And as for “Department”, it is the idea of being part of something similar to the innumerous cop-dramas I’ve grown up watching, stories of the Mumbai Mafia and Police have always excited me. I grew up literally studying RGV’s films, as they have had a tremendous influence on my life, the experience of working with Ramu will continue to enrich that understanding. I’ve always understood or connected to a specific character with a hero’s journey, as opposed to just being a hero. Which is why in most films, I’m able to perform at my best when there is a visibly etched character i.e. politician, police, musician, etc.
I figured that an actor or a director is the real intellectual property in cinema today. When I said this to my acting coach he thought I was an MBA guy gone wrong. It's about identifying great stories that have some resemblance of reference to your life. After all this, something that I finally believe in is an old quote “It’s not storytellers who find the stories; it’s the stories that find us.”
“Traﬃc”, when Rohan Sippy chose me to play “Joki”, I was absolutely game for it, and it ended brilliantly well for me.
India To e World
Two of India’s crowning jewels, Prasad Labs & Real Images are in Chennai and are thriving with the amazing projects that they create not only for the Indian film industry, but projects that comes from far and beyond the borders. Anupriya D
The Tamil film industry today is one of the largest industries in the world. Big budgets and even bigger stars! The scale at which movies are produced down south is certainly unmatched to any regional language film in the country. Pioneers like Mani Ratnam, Rahman or the most recent Academy Award winner Resul Pookuty are highly skilled individuals, all from down south, have definitely etched their names in the pages of history. The immense talent and work culture in the Tamil film industry is something that is very well known and appreciated across the globe. As a result outsourcing has taken a complete new meaning in relation to the film industry and film technology. Technologically sound, this industry now has travelled shores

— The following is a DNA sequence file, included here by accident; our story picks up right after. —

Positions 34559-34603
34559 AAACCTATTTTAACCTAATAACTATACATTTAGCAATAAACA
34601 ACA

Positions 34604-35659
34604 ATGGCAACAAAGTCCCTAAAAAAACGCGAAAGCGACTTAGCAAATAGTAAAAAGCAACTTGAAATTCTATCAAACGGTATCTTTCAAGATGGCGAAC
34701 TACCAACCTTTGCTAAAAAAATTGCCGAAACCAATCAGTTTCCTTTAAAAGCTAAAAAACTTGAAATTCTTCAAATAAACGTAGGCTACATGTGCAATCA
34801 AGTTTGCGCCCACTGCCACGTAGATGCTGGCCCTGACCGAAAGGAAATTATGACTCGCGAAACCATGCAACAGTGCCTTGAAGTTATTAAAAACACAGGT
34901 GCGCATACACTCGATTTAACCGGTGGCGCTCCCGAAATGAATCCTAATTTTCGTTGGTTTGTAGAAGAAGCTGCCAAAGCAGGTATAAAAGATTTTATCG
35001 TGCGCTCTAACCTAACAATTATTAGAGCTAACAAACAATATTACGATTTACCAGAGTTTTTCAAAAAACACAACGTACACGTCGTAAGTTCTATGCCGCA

and made their presence felt in a global arena in media technology as well as media services. S. Sivaraman, General Manager – Operations, Prasad Film Laboratories- Chennai, tells us how everything today is locally available in the south. “Prasad is perhaps the biggest in India in post production services. It oﬀers various services all under one roof, right from processing lab services, recording studios, digital visual eﬀects services, tele cine services, editing, sound recording and mixing, etc. Our labs are certified by Kodak; therefore it oﬀers world class services and quality standards. Our fully air-conditioned shooting floors fully enable directors to erect huge sets. Director Shankar shoots most of his films here. ‘Enthiran’ being one of the most
legendary film being shot at our premises.” Not only the Tamil film industry reaps its benefits, but today film makers from all over the world look at outsourcing the media services to the various film labs in South India. Reasons could be many - It is definitely economically compared to many other countries and at the same time there isn’t compromise with quality. Sivaraman further explains, “At one point of time, Prasad was where most Bollywood films’ post production took place. But after Adlabs came into the picture, it took a back seat because sending film negatives to the South is a risky aﬀair, considering the films might get damaged in the process. From that point they prefer to work there. Even today the cream of the
Times have changed and so is the technology. Chennai based company Real Image, a leading technology provider in the Indian film and broadcast industries sure did change the worldwide digital cinema space. Arvind Ranganathan, Chief Executive Oﬃcer for Real Image tells us how it all happened. “In the early 1990s, Senthil Kumar, who had established one of the most respected sound post-production facilities in India, and Jayendra Panchapakesan, a pioneer of advertising film production in Southern India, together setup Real Image to promote technology in the Indian film and broadcast industries. They were acutely aware of how much behind the rest of the world India’s film industry was at that time. In 1993, they proposed to Avid
Technology (which had recently introduced its Media Composer computer-based, non-linear editing system to the world) that they could partner to introduce the technology in India. Avid agreed and the rest, as they say, is history. Real Image helped television commercials and feature films adopt non-linear editing and worked tirelessly to train editors and modify all of the workflows in the film industry to enable this revolution to succeed. This was a key change in the Indian film industry that helped catalyze and foster all of the creative and technical advances that eventually made Bollywood into the worldwide force in entertainment that it is today.”